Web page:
HAPPY: I want to talk a little bit about Pieater, because I’ve loved seeing these mixed management/label, indie things popping up all around Australia. It’s always such a great injection into the scene. What does the team at Pieater look like these days?
TOM IANSEK: I guess the core team is myself and Jo Syme, from Big Scary, and Tom Fraser who’s our manager and business partner. We’re Pieater, and our family is now Tom here, No Mono and Airling, Christopher Port and Slow Dancer.
HAPPY: What do you see as the way forward for the label, say in the next 12 months?
TOM IANSEK: There are always plans. I occupy more of the artist hat amongst it all, I think it’s important for me to be that, in terms of what we do.
TOM SNOWDON: One thing I’ve noticed, and you mentioned that injection of independent, fierce labels in Australia, is they’re a real communal network of passionate people who support each other. My experience prior to joining Pieater was, you felt as though there wasn’t much camaraderie between people, it struck me how nurturing that small community is. We’ll always have friends come around and play on our songs, and just be around, collaborating and working as a label does with other businesses in the music industry. And these partnerships run all over the country and all over the world, and they’re really important people to people partnerships, which we all benefit from in personal and professional ways. It’s a really exciting idea that a small family like that can have such big ideas and do such awesome stuff, I think.
HAPPY: I like it, it almost seems like it shouldn’t exist in 2018… it’s great to see it when it works.
TOM IANSEK: We’re a product of the times to a large extent, and we’re kind of small and efficient enough…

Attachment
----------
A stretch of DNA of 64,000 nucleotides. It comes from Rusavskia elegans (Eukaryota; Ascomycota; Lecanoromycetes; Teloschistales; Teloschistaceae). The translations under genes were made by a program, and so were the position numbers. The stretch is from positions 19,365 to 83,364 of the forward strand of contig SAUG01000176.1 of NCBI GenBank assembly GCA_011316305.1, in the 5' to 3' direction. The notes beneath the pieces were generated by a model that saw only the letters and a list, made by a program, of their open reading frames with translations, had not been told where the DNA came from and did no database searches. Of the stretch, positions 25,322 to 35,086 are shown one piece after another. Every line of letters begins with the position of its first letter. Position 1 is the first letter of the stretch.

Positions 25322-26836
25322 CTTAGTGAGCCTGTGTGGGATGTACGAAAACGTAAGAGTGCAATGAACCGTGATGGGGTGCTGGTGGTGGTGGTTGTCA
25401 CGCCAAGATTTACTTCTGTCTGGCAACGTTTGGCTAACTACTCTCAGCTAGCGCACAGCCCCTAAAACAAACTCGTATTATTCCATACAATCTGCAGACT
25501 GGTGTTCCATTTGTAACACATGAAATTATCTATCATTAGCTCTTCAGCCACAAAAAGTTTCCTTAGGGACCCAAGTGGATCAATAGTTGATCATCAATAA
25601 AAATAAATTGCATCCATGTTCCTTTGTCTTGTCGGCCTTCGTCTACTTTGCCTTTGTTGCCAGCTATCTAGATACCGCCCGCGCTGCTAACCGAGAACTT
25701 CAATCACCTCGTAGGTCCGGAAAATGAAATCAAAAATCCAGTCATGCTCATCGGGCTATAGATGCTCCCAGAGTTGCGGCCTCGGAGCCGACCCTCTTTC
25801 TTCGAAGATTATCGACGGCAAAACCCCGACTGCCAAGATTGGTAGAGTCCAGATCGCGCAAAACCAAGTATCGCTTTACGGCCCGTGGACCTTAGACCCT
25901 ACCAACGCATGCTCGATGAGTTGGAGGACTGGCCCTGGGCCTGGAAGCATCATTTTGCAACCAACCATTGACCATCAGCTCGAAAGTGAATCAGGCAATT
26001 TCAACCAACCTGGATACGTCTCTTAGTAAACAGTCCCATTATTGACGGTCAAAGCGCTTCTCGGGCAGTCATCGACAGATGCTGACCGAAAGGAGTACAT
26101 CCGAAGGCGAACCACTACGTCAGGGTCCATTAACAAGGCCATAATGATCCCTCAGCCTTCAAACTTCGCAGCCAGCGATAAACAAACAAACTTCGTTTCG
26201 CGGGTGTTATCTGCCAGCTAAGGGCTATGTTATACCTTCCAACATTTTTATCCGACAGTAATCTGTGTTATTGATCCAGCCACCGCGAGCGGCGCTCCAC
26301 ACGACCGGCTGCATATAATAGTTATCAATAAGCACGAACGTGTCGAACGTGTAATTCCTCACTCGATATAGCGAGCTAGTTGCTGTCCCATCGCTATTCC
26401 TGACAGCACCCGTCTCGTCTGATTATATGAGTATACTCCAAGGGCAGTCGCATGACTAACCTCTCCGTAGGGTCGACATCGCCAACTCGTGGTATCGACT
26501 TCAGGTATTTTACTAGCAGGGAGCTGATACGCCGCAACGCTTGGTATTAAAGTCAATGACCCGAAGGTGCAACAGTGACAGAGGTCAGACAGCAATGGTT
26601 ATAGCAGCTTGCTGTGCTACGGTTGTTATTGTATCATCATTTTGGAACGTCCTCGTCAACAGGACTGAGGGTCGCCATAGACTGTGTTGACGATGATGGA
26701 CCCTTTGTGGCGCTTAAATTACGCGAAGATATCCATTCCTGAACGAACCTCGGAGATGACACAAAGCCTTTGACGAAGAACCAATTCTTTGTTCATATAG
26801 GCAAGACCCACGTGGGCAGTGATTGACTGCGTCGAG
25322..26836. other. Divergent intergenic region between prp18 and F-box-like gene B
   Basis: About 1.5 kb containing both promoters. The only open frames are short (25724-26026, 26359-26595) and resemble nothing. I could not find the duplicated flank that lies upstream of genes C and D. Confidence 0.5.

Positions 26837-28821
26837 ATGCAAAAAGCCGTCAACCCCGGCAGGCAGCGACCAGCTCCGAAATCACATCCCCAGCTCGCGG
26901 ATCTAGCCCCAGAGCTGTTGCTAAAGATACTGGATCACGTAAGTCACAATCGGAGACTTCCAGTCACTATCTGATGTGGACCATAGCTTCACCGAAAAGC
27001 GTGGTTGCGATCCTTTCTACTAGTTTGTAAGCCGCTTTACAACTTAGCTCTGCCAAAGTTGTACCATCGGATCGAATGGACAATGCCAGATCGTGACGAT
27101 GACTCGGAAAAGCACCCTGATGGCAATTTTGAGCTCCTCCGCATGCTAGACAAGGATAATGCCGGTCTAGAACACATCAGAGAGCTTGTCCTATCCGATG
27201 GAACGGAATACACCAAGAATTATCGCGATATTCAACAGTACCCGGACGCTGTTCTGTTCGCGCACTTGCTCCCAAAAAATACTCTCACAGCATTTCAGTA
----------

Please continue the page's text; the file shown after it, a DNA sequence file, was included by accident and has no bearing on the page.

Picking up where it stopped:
TOM SNOWDON: Nimble.
TOM IANSEK: Yeah, nimble. We can do what we do, and it’s not this big overblown thing, it’s working within what we have and it’s being creative, we use our resources and provide the best value and services we can for the artists that we work with.
HAPPY: I saw that Pieater called Fever Highs a massive change in direction. It’s obvious that you’re willing to follow change and it comes to you naturally, so is there going to be an Islands (Part 2) and what sort of path are you treading?
TOM SNOWDON: There’s lots more music coming. I think it comes back to this point of really following this intuition that we have with a song, and a lot of songs we wrote had this lounge-y, melancholy vibe which is predominantly what Islands (Part 1) was. But there’s a whole craft of other songs which had more, kind of groove-laden tones to them, and that’s an aspect of the project that’s really important to us as well. I don’t think it’s a definitive ‘we are this now’, it’s still a representation of the same sentiment but in a slightly different way. So Fever Highs is probably an extreme example of it, but there’s lots more music coming.
HAPPY: Was it all written at the same time?
TOM SNOWDON: Most of it was, yeah. Some of the songs that we haven’t released were written at the same time as those moody piano things, and they’re not like that at all. Again, it feels like that core of experimenting and being curious about that intuition that we get… just trying to follow that truly and honestly and not letting it be constrained too much by our minds and thoughts.
HAPPY: The way I pictured it, I almost had a No Mono storyline in my head. The album had this transition from synth stuff to real piano and guitar, then maybe the next album was going to another chapter… but I like your explanation better.
TOM SNOWDON: It’s all there. We wanted this album to be… there were some songs that we really tried to put on it but it didn’t balance well. So it is really a standalone island.
HAPPY: Well I was going to ask about the title, but I think you just answered that for me! Thanks for the chat.